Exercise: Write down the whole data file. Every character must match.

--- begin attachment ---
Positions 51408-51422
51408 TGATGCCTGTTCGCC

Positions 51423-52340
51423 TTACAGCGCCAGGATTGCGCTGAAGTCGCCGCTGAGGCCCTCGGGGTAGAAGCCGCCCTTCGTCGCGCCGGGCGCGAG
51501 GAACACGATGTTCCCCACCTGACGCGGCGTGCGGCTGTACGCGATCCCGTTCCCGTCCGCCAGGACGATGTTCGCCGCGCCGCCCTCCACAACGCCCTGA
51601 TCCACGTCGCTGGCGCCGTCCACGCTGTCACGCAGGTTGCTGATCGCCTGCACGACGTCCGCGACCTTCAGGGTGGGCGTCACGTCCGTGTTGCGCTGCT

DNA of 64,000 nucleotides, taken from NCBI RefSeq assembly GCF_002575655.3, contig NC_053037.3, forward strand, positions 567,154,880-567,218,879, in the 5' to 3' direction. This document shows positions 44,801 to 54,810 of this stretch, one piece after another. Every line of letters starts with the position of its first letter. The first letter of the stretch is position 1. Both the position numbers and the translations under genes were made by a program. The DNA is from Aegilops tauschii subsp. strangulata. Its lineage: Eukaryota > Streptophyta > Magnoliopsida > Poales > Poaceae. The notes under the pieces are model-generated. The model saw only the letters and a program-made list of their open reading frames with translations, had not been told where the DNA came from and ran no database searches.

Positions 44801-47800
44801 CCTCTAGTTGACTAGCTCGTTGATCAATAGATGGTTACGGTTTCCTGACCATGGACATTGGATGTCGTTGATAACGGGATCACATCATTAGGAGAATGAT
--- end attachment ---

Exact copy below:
Positions 51408-51422
51408 TGATGCCTGTTCGCC

Positions 51423-52340
51423 TTACAGCGCCAGGATTGCGCTGAAGTCGCCGCTGAGGCCCTCGGGGTAGAAGCCGCCCTTCGTCGCGCCGGGCGCGAG
51501 GAACACGATGTTCCCCACCTGACGCGGCGTGCGGCTGTACGCGATCCCGTTCCCGTCCGCCAGGACGATGTTCGCCGCGCCGCCCTCCACAACGCCCTGA
51601 TCCACGTCGCTGGCGCCGTCCACGCTGTCACGCAGGTTGCTGATCGCCTGCACGACGTCCGCGACCTTCAGGGTGGGCGTCACGTCCGTGTTGCGCTGCT

DNA of 64,000 nucleotides, taken from NCBI RefSeq assembly GCF_002575655.3, contig NC_053037.3, forward strand, positions 567,154,880-567,218,879, in the 5' to 3' direction. This document shows positions 44,801 to 54,810 of this stretch, one piece after another. Every line of letters starts with the position of its first letter. The first letter of the stretch is position 1. Both the position numbers and the translations under genes were made by a program. The DNA is from Aegilops tauschii subsp. strangulata. Its lineage: Eukaryota > Streptophyta > Magnoliopsida > Poales > Poaceae. The notes under the pieces are model-generated. The model saw only the letters and a program-made list of their open reading frames with translations, had not been told where the DNA came from and ran no database searches.

Positions 44801-47800
44801 CCTCTAGTTGACTAGCTCGTTGATCAATAGATGGTTACGGTTTCCTGACCATGGACATTGGATGTCGTTGATAACGGGATCACATCATTAGGAGAATGAT